Jordan

$3.2 billion

Jordan is the third-largest recipient of U.S. foreign aid, according to a State Department and U.S. Agency for International Development (USAID) tracker of spending. About half of the funds allocated for the country in 2023 were for military aid.

That spending has already come in handy in the Israel-Hamas war, as Jordan joined the United States in defending Israel against a wave of Iranian drone and missile strikes last month. The unprecedented attack on Israel was completely shut down by the combined defenses of the three countries.

Jordan also assisted the U.S. in airdrops of humanitarian aid into Gaza amid the conflict in March. 

Egypt

$2.9 billion

Foreign spending in Egypt has come under additional scrutiny in the last year after the indictment of Sen. Bob Menendez (D-N.J.).

Menendez, who stepped down as chair of the Foreign Relations Committee during the investigation, is accused of accepting hundreds of thousands in bribes from interests in Egypt.

After the indictment, Sen. Ben Cardin (D-Md.), who became foreign relations chair when Menendez stepped down, held back $235 million bound for Egypt, criticizing the country’s record on human rights and press freedom.

“Congress has been clear, through the law, that the government of Egypt’s record on a range of critical human rights issues, good governance, and the rule of law must improve if our bilateral relationship is to be sustained,” Cardin said in October.

Rep. Gregory Meeks (N.Y.), the top Democrat on the equivalent House committee, made a similar request weeks earlier.

The controversy comes as Egypt plays a central role in the Israel-Hamas war. Egyptian diplomats have acted as intermediaries between Israel, the U.S. and Hamas, and Cairo played host to cease-fire negotiations last week.

Ethiopia

$2.0 billion

Allocations to Ethiopia are nearly entirely humanitarian aid, as regions of the country struggle with a deep famine and civil unrest. The northern region of Tigray fell into an ethnic conflict in 2022, with rebel and government forces facing off as thousands starved.

USAID resumed food aid to the region in December, five months after it took the extraordinary step of halting its nationwide program over a massive corruption scheme by local officials.

The rare combination of droughts, conflict and other factors disrupting food supplies has made Ethiopia one of the largest recipients of U.S. humanitarian aid. About one-sixth of Ethiopians received food aid before discovery of the food theft early last year.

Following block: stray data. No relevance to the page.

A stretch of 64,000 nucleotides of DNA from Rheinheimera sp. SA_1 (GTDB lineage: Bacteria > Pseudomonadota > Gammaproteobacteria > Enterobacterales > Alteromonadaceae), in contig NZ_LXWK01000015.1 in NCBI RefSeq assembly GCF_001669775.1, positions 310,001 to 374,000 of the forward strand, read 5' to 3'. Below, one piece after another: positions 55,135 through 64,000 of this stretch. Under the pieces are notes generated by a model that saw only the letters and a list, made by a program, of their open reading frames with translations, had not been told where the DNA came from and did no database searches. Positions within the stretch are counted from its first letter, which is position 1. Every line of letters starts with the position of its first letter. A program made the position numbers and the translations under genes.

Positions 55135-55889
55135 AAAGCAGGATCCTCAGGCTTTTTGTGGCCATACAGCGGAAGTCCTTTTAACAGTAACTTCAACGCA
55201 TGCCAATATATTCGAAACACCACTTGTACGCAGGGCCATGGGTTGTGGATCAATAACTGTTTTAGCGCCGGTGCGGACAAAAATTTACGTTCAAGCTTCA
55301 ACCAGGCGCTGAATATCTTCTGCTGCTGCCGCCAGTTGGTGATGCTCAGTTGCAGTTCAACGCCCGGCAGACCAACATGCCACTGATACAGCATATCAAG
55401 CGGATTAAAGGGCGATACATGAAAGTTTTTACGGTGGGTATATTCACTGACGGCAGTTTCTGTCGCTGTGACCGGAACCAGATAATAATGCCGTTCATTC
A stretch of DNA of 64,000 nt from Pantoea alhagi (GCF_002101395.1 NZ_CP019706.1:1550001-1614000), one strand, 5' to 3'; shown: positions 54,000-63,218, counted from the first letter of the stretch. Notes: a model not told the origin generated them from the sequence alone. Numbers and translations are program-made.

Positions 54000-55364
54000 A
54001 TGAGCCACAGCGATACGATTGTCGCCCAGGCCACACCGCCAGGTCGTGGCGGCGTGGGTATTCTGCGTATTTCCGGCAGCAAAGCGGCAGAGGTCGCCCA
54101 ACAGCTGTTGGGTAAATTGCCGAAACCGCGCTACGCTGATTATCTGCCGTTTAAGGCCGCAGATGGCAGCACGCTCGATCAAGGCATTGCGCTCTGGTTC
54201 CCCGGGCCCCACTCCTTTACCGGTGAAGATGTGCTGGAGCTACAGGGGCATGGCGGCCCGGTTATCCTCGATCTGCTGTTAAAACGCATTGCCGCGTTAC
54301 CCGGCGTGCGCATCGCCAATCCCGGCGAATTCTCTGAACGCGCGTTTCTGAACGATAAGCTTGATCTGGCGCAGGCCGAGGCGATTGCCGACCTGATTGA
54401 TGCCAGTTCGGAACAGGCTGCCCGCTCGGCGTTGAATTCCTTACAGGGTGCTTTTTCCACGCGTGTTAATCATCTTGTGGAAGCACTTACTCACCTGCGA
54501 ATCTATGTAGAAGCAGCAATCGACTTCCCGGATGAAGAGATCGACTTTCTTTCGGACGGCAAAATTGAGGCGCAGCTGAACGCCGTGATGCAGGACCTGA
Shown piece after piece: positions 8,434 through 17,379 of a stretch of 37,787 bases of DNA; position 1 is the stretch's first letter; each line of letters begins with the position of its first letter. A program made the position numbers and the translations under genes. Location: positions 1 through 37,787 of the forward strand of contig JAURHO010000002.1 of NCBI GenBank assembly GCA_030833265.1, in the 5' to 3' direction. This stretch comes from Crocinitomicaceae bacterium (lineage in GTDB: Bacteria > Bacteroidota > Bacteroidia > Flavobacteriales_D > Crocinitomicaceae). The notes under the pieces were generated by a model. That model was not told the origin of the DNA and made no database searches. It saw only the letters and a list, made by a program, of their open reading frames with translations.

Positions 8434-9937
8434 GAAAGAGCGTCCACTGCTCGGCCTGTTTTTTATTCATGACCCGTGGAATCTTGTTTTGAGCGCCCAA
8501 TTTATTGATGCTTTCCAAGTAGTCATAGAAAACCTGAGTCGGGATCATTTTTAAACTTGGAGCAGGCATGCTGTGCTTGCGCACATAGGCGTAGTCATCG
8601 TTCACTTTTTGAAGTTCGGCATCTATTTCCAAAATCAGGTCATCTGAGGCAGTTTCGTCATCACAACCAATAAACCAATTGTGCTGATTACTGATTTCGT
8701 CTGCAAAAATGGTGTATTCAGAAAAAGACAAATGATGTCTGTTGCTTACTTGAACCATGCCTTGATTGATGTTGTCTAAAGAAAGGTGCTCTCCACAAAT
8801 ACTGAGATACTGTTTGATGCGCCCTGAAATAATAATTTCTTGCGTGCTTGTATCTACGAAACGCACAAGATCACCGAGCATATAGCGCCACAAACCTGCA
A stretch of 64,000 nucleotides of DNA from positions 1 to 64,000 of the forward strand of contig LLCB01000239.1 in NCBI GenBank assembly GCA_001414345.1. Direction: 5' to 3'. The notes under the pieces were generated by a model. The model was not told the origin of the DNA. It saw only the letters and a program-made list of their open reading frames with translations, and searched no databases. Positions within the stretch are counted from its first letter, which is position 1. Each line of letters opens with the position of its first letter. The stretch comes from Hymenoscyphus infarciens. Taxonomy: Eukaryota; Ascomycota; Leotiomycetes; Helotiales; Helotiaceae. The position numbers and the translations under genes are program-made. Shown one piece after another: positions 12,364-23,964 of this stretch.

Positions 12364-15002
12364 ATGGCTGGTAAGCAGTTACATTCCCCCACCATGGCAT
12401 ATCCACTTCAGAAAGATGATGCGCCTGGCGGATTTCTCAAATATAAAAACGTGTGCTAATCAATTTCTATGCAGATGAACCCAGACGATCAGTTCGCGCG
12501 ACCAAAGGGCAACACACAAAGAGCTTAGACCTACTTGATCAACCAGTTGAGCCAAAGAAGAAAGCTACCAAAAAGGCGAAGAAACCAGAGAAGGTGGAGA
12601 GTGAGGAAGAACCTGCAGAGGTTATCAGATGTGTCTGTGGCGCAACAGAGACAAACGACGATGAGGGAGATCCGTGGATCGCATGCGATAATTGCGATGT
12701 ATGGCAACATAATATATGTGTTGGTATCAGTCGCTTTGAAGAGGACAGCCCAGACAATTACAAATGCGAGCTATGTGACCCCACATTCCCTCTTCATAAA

Nigeria

$1.5 billion

Nigeria foreign aid spending is focused on health care and food access. The U.S. spent about a quarter billion dollars on stemming the spread of HIV and AIDS in the country in 2023, according to USAID, as well as another $130 million on other health needs.

The country also has areas where food is in critical need, sparking another quarter billion in spending for food access and other expenditures filed by the State Department under “emergency response.”

Most of the support is funneled through nongovernment organizations and charities operating in the country.

Somalia

$1.3 billion

Almost the entirety of funds allocated for Somalia are under emergency designation for food access as the country continues to struggle after decades of civil unrest.

About $700 million of the expenditures are in partnership with the United Nations, which has had a constant presence in the country for decades amid a brewing civil war with breakaway Somaliland.

Just more than $100 million is set to fund U.N. peacekeeping missions in the country.

Kenya

$1.1 billion

In Kenya, U.S. humanitarian assistance is spread between health, food access and economic development.

The largest expenditure is in partnership with the World Food Program in the region, while the government also invested significant sums into fighting the spread of HIV and AIDS and supporting local agriculture.